As you gained skill, you would move into more advanced classes. Everyone was thrilled when they finally got to go to class downstairs, in the living room, where my friend’s mom actually taught. I remember her as seeming strict, she was ballerina thin and had, I assume, very long graying hair, which she always wore in a bun, perhaps giving her that heir of strictness and severity. She may have carried a stick that she would tap out the beat with, on the wooden floor. Or this is an image from some distorted, post traumatic stress syndrome type dream I’ve had about her. Though, really, she is quite kind and nice and compassionate. I think she was just one of those grown ups you kind of feared when you’re a little kid. She would always harp on us to suck in our tummies, to stand up straight, and she would try to give us good reasons to do so. I remember her saying things like “hold in your tummies, you don’t want your husband to pick you up by  the waist some day and have it be all soft and mushy.”  Perhaps this is where some of my Cinderella-Like fantasies of love and marriage and men who like to dance come from! My husband never once tried to pick me up by the waist. Nor did he dance. I think I only had one boyfriend, ever, who really, truly loved to dance, and he came out of the closet some time later. A coincidence, I’m sure, but ironic, nonetheless.

What I really learned from my ballet teacher, though, was that we don’t naturally stand up straight, we don’t naturally hold in our tummies, it is learned. In years of fitness classes and training, I’ve heard the term “muscle memory” used. We have been told to vary our work outs so we “confuse” our muscles into working harder. Many athletes rely on muscle memory to perform feats, like the long jump and triple jump, or gymnastic maneuvers or diving. Practicing the same move over and over and over until the muscles remember it and do it “naturally”. Posture is the same, it relies on muscle memory, which we must practice over and over and over.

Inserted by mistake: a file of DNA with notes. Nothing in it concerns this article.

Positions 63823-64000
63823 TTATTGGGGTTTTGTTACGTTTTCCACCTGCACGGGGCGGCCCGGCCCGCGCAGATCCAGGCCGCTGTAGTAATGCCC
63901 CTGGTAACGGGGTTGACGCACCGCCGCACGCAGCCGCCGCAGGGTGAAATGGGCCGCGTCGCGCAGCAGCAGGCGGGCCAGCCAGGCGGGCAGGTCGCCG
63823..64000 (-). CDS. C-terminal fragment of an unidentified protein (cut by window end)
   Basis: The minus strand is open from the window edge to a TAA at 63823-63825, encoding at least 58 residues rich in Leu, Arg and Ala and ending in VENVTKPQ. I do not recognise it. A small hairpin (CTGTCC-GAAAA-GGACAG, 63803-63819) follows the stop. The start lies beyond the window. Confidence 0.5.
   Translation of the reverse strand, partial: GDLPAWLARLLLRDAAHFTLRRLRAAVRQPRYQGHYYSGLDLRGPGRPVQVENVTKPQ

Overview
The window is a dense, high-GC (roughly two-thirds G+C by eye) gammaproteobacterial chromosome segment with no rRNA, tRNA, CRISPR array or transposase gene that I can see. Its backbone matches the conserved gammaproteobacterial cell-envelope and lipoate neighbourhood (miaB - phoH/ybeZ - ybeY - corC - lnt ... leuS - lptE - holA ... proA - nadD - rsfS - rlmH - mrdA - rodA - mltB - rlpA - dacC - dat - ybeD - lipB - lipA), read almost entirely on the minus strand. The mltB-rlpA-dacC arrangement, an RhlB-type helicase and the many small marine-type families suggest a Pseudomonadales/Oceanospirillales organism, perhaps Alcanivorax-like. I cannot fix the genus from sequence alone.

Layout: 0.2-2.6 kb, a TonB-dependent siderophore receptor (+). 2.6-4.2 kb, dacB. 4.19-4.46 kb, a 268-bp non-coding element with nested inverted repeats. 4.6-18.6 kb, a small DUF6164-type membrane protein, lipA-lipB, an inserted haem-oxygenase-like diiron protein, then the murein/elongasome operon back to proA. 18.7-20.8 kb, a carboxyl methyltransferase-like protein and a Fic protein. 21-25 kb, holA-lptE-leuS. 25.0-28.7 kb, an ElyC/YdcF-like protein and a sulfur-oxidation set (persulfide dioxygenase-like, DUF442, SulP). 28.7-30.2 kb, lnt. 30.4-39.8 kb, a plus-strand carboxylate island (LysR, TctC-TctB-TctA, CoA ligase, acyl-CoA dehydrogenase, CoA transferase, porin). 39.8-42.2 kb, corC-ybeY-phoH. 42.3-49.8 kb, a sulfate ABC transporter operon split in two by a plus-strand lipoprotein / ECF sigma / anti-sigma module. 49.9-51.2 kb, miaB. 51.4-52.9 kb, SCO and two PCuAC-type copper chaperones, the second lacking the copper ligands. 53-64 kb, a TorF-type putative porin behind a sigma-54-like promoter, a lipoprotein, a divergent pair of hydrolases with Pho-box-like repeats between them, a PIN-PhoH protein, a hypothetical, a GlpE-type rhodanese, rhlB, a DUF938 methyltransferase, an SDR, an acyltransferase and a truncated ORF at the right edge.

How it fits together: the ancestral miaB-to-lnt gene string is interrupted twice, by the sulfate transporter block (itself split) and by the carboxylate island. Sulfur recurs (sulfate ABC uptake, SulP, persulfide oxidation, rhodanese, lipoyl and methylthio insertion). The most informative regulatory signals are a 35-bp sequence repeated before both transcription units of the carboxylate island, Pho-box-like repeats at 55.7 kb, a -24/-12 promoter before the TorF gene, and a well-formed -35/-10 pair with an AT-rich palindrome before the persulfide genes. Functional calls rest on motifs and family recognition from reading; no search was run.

Another thing about good posture, it doesn’t just make you look like you lost ten pounds, instantly, it also makes you feel like a million dollars. When you sit up and stand up straight, you look and feel more confident, more alert, more engaged, more focussed. When you slouch and slump, you adopt that same attitude mentally; lazy, lethargic, limp, listless. As an example, when practicing active listening, which we should all do, you sit up straight and lean slightly towards the person you are listening to. This engages you with the speaker, you actually hear and remember better what is being said by physically altering your body position and language. To paraphrase; by sitting up straight, your are more engaged and focused and it actually has a positive impact on how much of the conversation you’ll remember. How can that not translate to everything? If you practice good posture, routinely,  you will be more engaged and focussed, in general. We’ve already established that you’ll look better. So, by practicing good posture, resulting in looking better and feeling better, our self-esteem and self-confidence rise, our mental attitude improves. What a deal!

Start paying attention to people you know. Observe people who tend towards depression. How is their posture? How many super happy, optimistic people have you met that are slumped and slouched? I can’t think of any. In my experience, posture is a visible indicator of mental attitude. The people I know with the most positive mental attitudes are also the people I can cite that have erect posture. The people I know who are, to be blunt, downers, I always remember as having poor posture. It’s like the difference between Eeyore and Tigger! If you’re a Winnie the Pooh fan. Am I right?

So, I’m telling you, straight up, the secret to looking ten pounds thinner and feeling like a million dollars begins with standing, straight up!